Drumheller Summary

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I just want to sum up the craziness of this 60 Minutes story. I've posted a bit about it today and it's been disjointed and confusing.
  1. Drumheller says Bush should have listened to Tenet in the fall of 2002 when Tenet told Bush that a high-level Iraqi official told us Iraq had no WMD. Drumheller uses this to support his statement that this was failed policy, not intelligence. However, Drumheller and reporter Ed Bradley do not mention the fact that Tenet told Bush in January 2003 that the WMD case was a "slam dunk," and was pushing hard for that case in January and February.
  2. Drumheller says that in the fall of 2002, he was told, "This isn't about intel anymore. This is about regime change," even though Bush said it was about regime change in the summer of 2002.
  3. Bradley spends most of the story saying that the intelligence based on forged documents was flawed, which we already knew.
    1. Bradley and Drumheller incorrectly state that the intelligence based on the forged documents made its way into the State of the Union.
    2. Drumheller attempts to explain this by saying, essentially, "yes, Bush and the British claim it was based on separate intelligence, but I don't believe them." He offers no evidence or reason for this, and, indeed, has none.
    3. Bradley does not mention the fact an in-depth investigation with the explicit purpose of showing where the intelligence went wrong -- resulting in the Butler Report -- has backed up the British claim, instead only mentioning in passing that the British still maintain the intelligence is accurate.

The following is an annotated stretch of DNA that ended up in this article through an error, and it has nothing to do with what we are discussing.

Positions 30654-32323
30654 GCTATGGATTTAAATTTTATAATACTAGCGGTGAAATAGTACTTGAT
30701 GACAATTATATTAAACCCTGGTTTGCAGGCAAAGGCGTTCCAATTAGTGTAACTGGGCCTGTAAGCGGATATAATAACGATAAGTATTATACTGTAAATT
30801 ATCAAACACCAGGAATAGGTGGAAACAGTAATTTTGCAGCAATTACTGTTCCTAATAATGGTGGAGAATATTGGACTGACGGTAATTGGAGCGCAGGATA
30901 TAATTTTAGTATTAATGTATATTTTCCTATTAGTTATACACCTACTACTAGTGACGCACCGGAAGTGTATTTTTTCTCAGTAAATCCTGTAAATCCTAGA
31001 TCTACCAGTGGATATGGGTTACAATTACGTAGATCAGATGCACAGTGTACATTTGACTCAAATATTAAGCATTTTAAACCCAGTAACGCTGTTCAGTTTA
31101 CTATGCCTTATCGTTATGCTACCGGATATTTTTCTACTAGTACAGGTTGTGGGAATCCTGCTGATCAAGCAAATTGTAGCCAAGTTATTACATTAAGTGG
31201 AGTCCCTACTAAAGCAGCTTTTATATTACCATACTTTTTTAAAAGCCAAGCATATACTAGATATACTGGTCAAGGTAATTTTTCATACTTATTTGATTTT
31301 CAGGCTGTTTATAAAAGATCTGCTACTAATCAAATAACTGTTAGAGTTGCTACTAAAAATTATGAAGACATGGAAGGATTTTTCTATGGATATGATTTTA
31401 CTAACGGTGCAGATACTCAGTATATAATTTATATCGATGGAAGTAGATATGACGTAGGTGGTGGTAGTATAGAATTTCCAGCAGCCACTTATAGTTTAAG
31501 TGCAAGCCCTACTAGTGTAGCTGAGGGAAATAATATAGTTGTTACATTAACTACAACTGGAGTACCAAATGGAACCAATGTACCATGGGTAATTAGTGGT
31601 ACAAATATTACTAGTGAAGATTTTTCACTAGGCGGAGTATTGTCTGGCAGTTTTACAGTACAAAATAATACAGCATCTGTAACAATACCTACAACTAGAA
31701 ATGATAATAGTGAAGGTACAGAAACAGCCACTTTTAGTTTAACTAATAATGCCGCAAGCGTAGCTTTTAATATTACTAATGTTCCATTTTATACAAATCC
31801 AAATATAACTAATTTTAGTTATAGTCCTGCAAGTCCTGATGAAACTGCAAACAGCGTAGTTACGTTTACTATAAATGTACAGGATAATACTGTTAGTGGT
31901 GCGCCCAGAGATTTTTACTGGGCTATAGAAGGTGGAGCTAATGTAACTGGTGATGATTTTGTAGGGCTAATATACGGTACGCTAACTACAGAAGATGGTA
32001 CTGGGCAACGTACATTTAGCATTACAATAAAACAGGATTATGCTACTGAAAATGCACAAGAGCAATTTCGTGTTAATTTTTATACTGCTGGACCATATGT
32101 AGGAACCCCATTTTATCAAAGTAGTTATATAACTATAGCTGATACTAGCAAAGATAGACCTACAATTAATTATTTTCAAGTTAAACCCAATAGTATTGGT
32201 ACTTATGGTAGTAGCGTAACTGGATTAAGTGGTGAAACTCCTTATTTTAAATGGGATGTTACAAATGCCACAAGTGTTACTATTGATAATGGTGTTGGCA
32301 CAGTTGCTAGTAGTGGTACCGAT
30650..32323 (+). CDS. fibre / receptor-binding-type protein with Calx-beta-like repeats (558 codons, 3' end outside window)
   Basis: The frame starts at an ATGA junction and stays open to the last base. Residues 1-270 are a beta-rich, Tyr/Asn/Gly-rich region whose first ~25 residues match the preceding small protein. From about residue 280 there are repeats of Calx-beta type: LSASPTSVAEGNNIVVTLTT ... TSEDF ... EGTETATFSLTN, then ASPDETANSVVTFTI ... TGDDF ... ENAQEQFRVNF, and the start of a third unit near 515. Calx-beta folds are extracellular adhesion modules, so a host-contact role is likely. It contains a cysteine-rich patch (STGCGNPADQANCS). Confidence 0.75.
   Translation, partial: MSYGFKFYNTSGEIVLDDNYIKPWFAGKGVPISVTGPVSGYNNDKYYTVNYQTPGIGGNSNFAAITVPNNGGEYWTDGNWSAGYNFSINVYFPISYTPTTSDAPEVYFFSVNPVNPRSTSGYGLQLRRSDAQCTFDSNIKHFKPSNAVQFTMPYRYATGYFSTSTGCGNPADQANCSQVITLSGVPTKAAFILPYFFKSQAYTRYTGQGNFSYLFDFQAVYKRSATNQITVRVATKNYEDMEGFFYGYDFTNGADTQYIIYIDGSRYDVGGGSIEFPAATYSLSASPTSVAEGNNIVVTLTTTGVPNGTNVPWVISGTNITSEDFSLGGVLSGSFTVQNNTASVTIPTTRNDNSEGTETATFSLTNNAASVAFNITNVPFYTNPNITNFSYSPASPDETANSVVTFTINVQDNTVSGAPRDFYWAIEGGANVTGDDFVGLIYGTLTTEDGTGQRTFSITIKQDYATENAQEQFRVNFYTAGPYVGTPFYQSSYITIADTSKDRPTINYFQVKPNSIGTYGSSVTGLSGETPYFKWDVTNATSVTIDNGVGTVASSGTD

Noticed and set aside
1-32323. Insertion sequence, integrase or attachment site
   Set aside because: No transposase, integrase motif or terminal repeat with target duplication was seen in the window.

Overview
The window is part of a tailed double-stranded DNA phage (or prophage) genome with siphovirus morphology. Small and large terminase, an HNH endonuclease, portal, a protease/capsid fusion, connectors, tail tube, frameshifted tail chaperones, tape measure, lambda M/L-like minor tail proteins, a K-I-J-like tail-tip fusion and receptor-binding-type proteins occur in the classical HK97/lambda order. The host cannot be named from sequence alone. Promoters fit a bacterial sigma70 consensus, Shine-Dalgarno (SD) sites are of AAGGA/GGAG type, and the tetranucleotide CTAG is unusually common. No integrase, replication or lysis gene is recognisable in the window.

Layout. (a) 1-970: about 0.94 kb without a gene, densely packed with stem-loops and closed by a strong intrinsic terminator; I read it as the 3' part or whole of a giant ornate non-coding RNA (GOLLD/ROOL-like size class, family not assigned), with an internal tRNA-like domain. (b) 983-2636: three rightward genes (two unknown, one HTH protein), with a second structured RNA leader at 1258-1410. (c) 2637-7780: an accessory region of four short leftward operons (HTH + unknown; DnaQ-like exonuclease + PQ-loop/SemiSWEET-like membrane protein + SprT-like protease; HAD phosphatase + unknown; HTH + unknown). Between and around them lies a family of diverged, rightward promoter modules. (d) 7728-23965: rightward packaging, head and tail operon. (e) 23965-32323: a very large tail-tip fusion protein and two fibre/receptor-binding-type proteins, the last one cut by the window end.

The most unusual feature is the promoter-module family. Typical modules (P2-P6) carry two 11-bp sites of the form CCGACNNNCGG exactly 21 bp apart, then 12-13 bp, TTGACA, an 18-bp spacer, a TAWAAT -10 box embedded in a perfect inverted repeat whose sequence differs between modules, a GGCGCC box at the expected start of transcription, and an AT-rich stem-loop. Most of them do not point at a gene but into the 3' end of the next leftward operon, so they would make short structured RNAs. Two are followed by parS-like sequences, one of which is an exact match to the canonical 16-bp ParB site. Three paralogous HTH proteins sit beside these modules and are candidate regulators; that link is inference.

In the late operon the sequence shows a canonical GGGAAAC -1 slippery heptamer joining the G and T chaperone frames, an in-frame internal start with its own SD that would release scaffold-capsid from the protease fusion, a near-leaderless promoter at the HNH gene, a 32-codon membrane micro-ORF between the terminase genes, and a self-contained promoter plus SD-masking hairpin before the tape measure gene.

4. Bradley states that on July 8, Scooter Libby did not reveal to reporters that the White House had been warned to not use the Niger uranium claim.
    1. We have no reason to think he could possibly know that, as Libby isn't talking, and there's no evidence Miller said so, and there's been talk that maybe Libby talked to other reporters on that day.
    2. News reports were already coming out on July 9 about these warnings, including some from "senior Bush adminisration officials," so there's no reason to think this is in any way relevant, even if true.
    3. The White House had notified the entire public about these warnings on July 18, rendering the whole point moot anyway.
There are other minor errors in the article, but these are the big ones I found. Am I missing anything? Is anything unclear? I want to interview Ed Bradley. I'd ask him:
  • If Bush should have listened to Tenet in the fall of 2002, should he have ignored Tenet in January 2003?
  • Do you have any evidence at all that the British intelligence is false?
  • Have you read the Butler Report?
    • Have you heard of the Butler Report?
  • Why do you think we should care about what one guy says he "thinks" (conceding he doesn't know) as opposed to what many other people say they know?
    • It's because they are British, isn't it?
  • How do you know Libby didn't tell reporters about the warnings?
    • If he asked the reporters Libby talked to:
      • What, exactly, did they say to support your claim?
      • How do you know he talked to no other reporters?
    • If he meant not on that day specifically, but just in general, in the release of the NIE:
      • Have you read the NIE on Iraq?
      • Really?
      • So how did you miss the last sentence of it?
  • Since we know that the White House did tell everyone that they had been warned about the uranium claims, of what significance is Libby's alleged omission, anyway?

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"It is the common fate of the indolent to see their rights become a prey to the active. The condition upon which God hath given liberty to man is eternal vigilance; which condition if he break, servitude is at once the consequence of his crime and the punishment of his guilt."

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